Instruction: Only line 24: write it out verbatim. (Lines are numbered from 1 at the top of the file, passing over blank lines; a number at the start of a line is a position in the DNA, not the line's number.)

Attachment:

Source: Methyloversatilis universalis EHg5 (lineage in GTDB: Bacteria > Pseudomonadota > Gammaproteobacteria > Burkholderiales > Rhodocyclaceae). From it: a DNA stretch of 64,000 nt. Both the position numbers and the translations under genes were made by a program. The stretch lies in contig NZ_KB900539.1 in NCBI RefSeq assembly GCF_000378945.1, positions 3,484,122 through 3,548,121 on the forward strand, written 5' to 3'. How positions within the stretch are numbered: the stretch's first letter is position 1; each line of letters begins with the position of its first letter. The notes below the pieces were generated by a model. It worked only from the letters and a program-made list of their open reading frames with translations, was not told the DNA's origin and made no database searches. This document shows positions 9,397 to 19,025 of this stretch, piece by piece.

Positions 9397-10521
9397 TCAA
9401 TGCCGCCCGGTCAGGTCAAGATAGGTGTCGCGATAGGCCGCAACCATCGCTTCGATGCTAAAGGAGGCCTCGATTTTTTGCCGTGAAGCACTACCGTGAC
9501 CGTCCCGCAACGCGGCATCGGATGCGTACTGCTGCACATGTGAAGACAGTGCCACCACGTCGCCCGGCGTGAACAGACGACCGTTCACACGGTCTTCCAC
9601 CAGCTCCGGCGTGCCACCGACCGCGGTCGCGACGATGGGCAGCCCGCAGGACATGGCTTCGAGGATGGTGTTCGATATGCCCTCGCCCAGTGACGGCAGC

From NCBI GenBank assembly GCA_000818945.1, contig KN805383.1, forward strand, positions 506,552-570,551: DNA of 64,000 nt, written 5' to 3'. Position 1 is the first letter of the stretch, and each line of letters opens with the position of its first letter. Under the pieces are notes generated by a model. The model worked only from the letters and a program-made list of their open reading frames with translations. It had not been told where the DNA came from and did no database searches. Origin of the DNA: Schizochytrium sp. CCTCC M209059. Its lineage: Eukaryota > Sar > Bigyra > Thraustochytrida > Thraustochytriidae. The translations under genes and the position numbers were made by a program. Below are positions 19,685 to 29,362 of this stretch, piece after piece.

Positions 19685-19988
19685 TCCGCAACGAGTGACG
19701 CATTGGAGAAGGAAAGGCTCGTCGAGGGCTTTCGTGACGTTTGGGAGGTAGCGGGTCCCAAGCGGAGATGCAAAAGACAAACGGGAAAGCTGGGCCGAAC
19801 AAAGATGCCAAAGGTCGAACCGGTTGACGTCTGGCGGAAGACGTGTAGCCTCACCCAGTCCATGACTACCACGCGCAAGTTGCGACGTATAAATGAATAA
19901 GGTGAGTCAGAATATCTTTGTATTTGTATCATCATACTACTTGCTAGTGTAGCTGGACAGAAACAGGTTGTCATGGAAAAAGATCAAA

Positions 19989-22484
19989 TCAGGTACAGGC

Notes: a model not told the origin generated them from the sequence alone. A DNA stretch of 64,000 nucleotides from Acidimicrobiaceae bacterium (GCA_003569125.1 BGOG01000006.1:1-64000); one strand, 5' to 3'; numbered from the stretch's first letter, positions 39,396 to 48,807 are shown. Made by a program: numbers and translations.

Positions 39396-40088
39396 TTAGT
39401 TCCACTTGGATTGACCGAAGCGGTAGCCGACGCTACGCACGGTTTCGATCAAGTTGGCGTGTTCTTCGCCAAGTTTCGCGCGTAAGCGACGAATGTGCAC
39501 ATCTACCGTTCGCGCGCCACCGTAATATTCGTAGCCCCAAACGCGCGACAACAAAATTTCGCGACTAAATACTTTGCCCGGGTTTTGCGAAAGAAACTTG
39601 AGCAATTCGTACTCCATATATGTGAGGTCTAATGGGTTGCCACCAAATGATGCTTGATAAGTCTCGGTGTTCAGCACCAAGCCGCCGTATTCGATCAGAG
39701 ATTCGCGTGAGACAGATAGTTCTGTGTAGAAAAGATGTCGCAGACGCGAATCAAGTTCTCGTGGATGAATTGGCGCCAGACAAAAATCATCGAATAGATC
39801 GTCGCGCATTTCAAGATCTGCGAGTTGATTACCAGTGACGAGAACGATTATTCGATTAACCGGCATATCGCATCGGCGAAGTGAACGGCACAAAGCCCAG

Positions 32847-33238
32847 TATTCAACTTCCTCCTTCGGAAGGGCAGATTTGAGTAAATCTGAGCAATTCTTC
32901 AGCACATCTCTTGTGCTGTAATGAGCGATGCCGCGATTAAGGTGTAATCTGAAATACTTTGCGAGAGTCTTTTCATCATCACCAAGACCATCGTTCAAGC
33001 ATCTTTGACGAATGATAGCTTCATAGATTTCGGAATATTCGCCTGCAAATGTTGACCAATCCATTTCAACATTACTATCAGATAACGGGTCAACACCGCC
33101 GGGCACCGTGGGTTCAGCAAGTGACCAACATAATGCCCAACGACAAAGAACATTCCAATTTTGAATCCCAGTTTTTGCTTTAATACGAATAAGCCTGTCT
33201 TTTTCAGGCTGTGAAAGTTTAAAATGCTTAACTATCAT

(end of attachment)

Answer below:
32847 TATTCAACTTCCTCCTTCGGAAGGGCAGATTTGAGTAAATCTGAGCAATTCTTC